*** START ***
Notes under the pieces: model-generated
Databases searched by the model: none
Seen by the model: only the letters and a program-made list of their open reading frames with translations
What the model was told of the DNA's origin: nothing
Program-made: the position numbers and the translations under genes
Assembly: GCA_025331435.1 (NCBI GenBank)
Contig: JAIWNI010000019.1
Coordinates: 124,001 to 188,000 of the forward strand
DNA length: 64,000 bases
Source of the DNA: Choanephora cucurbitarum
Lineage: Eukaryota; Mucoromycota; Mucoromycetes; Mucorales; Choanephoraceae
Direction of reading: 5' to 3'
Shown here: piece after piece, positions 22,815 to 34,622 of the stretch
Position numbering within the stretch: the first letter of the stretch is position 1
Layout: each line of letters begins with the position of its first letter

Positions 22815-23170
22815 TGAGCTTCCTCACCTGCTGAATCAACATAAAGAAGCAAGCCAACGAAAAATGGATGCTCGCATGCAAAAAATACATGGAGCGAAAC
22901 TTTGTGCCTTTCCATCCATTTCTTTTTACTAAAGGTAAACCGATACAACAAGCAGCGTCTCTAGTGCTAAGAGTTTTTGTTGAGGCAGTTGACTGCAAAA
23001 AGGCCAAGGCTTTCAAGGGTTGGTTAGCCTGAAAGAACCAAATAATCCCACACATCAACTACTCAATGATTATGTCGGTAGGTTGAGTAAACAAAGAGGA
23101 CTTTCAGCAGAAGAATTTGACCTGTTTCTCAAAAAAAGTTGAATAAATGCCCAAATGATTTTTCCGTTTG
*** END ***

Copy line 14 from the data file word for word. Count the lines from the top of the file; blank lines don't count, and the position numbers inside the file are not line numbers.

Position numbering within the stretch: the first letter of the stretch is position 1